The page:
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    Trader Joe's No Longer Using Weyerhaeuser Bags

    MONROVIA, Calif. - Trader Joe's, based here, has decided to stop buying grocery bags from Federal Way, Wash.-based Weyerhaeuser, a company that the environmental advocacy group Rainforest Action Network (RAN) calls "the No. 1 destroyer of old-growth forests in North America."

    MONROVIA, Calif. - Trader Joe's, based here, has decided to stop buying grocery bags from Federal Way, Wash.-based Weyerhaeuser, a company that the environmental advocacy group Rainforest Action Network (RAN) calls "the No. 1 destroyer of old-growth forests in North America."

    Traders Joe's Southern California stores had been designated by the San Francisco-based RAN as targets for a series of upoming demonstrations against the company's use of Weyerhaeuser products, according to RAN officials.

    Calls to Trader Joe's yesterday were not returned.

    In a statement posted on its Web site August 13, Trader Joe's says: "For some time, we have been reviewing our purchasing of paper grocery bags, among other supply items, with the goal of consolidating our purchases nationally. After careful review of our total supply chain economics, we have made the decision to consolidate our purchasing of paper bags with our current East Coast supplier. As a result of this consolidation, we are currently not issuing purchase orders to Weyerhaeuser for paper bags."

    The statement does not make clear when the decision to drop Weyeheauser as a supplier was made. it does, however, briefly refer to "erroneous information" from RAN about its paper purchasing practices. "It is not surprising that the information is in error as we are a privately held company
    and do not routinely disclose our business arrangements," the statement reads. It makes no mention of RAN's planned protests.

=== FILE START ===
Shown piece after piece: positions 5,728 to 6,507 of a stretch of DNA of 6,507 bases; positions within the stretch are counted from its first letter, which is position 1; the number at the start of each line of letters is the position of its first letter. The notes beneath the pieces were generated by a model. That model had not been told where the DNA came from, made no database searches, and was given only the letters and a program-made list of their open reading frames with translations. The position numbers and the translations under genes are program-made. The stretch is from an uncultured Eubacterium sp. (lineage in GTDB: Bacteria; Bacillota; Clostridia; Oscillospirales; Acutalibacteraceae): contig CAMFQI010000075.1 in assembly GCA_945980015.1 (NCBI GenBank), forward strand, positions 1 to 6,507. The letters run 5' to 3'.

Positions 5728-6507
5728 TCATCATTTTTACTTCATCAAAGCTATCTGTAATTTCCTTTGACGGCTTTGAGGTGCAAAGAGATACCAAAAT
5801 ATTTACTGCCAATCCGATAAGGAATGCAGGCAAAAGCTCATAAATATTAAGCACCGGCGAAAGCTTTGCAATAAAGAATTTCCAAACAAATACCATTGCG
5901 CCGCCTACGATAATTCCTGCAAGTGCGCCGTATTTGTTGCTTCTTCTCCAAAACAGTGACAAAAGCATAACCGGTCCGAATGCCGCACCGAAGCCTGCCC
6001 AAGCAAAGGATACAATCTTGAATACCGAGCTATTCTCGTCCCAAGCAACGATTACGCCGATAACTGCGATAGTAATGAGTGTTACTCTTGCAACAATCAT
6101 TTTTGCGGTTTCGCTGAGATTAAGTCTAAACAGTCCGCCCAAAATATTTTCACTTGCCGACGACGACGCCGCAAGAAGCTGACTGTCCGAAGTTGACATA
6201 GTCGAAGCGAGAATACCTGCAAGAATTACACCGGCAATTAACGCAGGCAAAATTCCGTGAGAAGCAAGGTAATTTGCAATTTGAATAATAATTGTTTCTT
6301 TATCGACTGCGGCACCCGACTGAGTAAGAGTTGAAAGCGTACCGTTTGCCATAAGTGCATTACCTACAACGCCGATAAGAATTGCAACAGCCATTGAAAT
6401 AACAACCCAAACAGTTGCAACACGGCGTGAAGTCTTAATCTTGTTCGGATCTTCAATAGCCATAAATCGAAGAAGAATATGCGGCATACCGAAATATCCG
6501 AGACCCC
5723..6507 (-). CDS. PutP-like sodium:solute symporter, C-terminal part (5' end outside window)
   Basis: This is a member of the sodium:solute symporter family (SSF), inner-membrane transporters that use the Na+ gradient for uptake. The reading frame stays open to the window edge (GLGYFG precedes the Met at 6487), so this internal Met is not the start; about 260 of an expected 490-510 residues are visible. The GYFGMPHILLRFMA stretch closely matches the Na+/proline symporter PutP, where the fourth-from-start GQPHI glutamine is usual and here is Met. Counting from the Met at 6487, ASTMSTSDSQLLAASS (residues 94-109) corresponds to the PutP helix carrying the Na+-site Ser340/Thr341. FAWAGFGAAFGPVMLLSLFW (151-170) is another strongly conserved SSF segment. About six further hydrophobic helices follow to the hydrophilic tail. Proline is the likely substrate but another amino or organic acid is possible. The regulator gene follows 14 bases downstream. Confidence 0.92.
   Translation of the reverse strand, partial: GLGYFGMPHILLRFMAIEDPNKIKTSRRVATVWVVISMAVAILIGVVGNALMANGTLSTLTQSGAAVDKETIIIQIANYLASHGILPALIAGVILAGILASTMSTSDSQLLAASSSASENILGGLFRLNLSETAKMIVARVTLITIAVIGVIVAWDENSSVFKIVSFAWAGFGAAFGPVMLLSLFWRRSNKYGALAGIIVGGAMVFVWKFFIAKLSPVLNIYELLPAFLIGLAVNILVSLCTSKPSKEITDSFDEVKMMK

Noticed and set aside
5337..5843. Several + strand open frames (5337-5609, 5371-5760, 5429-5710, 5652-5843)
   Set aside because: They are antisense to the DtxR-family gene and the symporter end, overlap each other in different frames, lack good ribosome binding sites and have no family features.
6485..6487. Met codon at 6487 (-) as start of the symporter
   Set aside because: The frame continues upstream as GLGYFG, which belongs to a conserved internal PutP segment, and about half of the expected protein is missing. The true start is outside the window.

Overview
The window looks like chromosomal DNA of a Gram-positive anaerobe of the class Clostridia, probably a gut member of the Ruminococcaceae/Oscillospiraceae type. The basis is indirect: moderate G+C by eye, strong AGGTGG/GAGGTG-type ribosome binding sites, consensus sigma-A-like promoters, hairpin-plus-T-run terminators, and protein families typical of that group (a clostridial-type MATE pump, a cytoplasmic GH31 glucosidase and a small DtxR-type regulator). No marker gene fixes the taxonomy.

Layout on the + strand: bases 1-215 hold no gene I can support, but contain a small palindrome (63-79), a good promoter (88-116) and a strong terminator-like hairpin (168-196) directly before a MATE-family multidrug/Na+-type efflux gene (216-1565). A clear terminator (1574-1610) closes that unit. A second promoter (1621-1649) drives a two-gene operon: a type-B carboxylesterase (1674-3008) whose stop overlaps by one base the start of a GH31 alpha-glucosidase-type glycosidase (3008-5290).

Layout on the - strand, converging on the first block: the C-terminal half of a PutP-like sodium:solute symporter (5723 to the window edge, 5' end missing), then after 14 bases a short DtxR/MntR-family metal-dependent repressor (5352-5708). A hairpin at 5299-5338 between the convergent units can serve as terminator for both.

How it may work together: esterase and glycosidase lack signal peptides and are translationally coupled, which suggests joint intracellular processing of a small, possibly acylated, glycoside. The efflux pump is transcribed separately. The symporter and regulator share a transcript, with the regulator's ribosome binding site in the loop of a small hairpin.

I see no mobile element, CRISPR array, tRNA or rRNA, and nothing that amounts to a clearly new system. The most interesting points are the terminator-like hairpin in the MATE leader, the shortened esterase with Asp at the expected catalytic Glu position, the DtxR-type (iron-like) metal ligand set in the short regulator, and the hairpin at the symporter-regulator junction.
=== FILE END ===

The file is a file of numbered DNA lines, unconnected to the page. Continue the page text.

RAN's old-growth campaign director, Brant Olson, said in an interview with Progressive Grocer he found the timing of the statement "telling." Olson called the grocer "largely unresponsive" to RAN's overtures, which began via letter six months ago. According to Olson, it was this lack of response that spurred RAN's campaign to reach Trader Joe's customers directly with the petitions and planned protests, both coordinated by the organization in concert with area activists.

    "From Day One we've just wanted to sit down and talk with them," he said, adding that efforts to contact Trader Joe's had been "to no avail." RAN says it is currently working with local food coops in various locations on the Weyerhaeuser issue.

    According to RAN's BuyGoodWood.com Internet initiative, Weyerhaeuser has engaged in destructive logging practices in Canada's Boreal forest and around the world.

    In other Trader Joe's news, the Kent Downtown Partnership is handing out postcards pre-addressed to the company, requesting that Trader Joe's open a store in Kent, Wash., according to published sources. Shoppers and business owners are being instructed to add personal comments to the cards before sending them. Last year the partnership sent the grocer a petition signed by about 4,000 people, among them shoppers from Kent,
    Auburn, Covington, and Renton, requesting a store in Kent.

    Trader Joe's has said that it's considering downtown Kent as a potential location for a store, but added that it was also looking at sites throughout the Puget Sound region, including Seattle and the Eastside, and that the Kent campaign would have no effect on its ultimate decision.

    The partnership and city officials maintain that a Trader's Joe in Kent would help revitalize the town's central business area.

    -- Bridget Goldschmidt

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